Exercise and physical activity are good for just about everyone, including older adults. In previous posts we looked at the many benefits that accrue to seniors who exercise and suggested ways to get started.

To briefly recapitulate, among its benefits we saw that exercise helps older adults maintain or lose weight; it reduces the impact of illness and chronic disease; it enhances mobility, flexibility, and balance in adults over 50; it improves sleep quality; it boosts mood and self-confidence; and, it is good for the brain.

When getting started we saw that it is vitally important to get medical clearance from your doctor; consider health concerns by keeping in mind how your ongoing health problems affect your workouts; start slow because if you haven’t been active in a while, it can be harmful to go “all out; commit to an exercise schedule for at least 3 or 4 weeks so that it becomes habit, and force yourself to stick with it; stay motivated by focusing on short-term goals; and, recognize problems, i.e., exercise should never hurt or make you feel lousy.

In this section I would like to discuss the subject of “low-impact” and “no-impact” exercises and suggest why these are the types most recommended for seniors.

Simply stated, a workout is low-impact if at least one of your feet remains in contact with the ground at all times. Walking, hiking, rollerblading and most step aerobics and cardio dance workouts are low-impact. Some people consider exercises such as water aerobics, swimming, cycling and the elliptical machine to be low impact as well, but you may also see these described as “no impact” since both feet stay on the ground at all times and/or your body is supported during movement (by water or a machine). Seated workouts and gentler mat-based workouts such as Pilates and yoga may also be considered low or no-impact since they do not involve excessive pounding or force on the lower body joints.

By contrast, “high-impact” exercises are workouts in which both feet leave the ground at the same time, as is the case during running, hopping, jumping rope, skipping, jumping jacks, some step aerobics (if you jump on or off the step or run around the room), and some cardio dancing that involves leaping.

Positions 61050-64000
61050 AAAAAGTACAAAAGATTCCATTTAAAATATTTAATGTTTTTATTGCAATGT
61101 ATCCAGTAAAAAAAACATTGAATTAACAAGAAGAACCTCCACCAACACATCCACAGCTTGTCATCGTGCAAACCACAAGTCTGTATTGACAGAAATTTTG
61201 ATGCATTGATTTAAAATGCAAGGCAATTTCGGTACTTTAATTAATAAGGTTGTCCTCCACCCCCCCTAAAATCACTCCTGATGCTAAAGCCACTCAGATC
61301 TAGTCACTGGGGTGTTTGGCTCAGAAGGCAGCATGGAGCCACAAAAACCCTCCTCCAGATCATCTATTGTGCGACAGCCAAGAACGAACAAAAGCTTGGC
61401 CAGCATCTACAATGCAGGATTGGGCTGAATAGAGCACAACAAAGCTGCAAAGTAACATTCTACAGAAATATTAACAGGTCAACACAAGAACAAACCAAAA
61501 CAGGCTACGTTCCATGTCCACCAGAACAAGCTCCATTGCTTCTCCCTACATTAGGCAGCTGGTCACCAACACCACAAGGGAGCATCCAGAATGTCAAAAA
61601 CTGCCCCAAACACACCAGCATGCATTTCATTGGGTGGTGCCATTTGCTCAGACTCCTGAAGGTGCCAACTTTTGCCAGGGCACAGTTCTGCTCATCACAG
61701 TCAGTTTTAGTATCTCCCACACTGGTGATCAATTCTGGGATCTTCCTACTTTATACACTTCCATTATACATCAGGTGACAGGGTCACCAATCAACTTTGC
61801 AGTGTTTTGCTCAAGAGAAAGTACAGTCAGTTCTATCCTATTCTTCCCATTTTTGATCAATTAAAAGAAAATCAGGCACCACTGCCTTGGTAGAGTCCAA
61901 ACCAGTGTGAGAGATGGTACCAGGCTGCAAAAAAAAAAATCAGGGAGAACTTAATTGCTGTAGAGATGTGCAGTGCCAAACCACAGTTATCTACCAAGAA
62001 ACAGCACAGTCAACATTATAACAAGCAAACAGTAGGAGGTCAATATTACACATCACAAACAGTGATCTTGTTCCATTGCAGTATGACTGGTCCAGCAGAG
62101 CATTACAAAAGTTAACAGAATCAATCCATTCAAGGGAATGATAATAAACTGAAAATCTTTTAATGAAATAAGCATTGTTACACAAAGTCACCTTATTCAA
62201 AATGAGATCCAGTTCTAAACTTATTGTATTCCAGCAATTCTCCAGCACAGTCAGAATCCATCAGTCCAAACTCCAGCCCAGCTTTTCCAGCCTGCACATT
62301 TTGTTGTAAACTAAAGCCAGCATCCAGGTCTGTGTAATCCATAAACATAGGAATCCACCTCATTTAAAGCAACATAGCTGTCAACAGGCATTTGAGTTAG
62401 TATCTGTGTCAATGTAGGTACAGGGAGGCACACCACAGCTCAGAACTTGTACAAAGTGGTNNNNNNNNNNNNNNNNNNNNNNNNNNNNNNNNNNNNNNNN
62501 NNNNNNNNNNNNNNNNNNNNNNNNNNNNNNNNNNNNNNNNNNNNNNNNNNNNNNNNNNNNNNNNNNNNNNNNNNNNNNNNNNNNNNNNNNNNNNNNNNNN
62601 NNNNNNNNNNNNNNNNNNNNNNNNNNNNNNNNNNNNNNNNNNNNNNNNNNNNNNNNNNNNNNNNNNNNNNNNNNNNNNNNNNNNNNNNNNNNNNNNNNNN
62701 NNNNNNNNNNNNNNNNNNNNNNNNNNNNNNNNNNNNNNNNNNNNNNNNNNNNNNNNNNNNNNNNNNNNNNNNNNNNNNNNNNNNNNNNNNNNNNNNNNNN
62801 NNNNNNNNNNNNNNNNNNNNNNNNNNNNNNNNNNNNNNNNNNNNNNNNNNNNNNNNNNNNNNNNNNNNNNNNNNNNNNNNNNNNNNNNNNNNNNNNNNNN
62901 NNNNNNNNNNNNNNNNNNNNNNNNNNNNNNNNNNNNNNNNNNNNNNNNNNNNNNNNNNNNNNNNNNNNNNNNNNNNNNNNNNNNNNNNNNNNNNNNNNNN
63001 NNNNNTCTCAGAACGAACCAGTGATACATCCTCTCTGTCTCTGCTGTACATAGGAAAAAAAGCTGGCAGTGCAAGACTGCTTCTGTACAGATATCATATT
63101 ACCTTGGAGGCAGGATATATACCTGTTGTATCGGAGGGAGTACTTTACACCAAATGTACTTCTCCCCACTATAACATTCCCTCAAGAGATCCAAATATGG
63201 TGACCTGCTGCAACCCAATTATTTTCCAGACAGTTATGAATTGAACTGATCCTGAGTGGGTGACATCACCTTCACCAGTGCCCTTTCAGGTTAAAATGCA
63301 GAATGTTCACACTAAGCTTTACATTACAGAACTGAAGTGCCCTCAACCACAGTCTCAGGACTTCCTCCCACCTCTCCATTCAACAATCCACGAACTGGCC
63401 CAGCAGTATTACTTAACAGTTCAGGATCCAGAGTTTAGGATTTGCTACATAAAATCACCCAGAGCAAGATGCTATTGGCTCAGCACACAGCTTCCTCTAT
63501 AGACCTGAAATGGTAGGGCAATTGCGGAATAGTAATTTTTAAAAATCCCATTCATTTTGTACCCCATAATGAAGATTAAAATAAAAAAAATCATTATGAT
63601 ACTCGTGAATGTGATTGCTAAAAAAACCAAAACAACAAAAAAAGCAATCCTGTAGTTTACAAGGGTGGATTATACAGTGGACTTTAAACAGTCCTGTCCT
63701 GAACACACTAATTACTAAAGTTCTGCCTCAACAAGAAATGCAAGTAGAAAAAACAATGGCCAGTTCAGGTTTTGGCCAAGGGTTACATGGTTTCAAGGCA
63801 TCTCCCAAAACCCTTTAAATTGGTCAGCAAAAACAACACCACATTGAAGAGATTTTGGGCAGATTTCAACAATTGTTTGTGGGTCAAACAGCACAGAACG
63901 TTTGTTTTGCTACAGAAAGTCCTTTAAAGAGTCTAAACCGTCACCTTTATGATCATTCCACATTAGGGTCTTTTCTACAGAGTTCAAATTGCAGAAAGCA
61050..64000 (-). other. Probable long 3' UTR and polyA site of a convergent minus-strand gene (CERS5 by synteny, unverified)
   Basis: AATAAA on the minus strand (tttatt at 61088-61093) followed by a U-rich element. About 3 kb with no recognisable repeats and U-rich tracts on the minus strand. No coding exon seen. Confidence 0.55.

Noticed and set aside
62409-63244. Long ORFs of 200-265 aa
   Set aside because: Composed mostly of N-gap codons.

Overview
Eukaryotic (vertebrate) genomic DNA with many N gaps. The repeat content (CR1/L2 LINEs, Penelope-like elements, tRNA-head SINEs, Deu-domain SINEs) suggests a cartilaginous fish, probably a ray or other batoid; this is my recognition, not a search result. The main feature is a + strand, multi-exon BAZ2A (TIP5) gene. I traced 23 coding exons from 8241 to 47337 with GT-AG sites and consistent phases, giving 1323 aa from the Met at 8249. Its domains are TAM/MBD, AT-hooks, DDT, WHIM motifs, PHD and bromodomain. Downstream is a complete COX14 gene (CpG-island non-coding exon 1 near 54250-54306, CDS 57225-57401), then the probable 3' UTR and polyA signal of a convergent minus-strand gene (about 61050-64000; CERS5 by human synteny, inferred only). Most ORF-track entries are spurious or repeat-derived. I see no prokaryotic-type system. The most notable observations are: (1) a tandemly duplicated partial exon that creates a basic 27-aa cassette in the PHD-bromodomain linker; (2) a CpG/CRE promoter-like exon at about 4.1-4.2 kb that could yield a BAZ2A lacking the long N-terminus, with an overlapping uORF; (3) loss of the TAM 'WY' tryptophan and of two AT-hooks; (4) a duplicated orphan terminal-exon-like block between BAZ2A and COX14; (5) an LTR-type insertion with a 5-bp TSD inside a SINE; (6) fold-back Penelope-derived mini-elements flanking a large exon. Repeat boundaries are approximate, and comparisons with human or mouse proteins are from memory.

High-impact exercises tend to be more intense overall and therefore burn more calories. They may even strengthen bones better than lower impact options, but any impact can help with that, even if it’s light. These types of exercises should be reserved for people who already have a baseline of fitness and are at low risk for joint problems because they pose a higher risk for injury, especially to the ankle, knee and hip joints as well as the spine.

Besides being most appropriate for seniors, Low-impact exercises are also appropriate for beginners, as well as people with arthritis or osteoporosis, individuals who are obese, pregnant women, and people with bone, joint, or connective tissue injuries. That’s because low-impact exercise tend to be less jarring on the body and joints, and less intense overall. According to the American Council on Exercise, keeping at least one foot on the ground at all times also reduces your risk of musculoskeletal injury.

In upcoming Posts we’ll be examine the different types of exercise and look at their relative benefits, merits and ease of use.

So, till then stay fit, happy and healthy.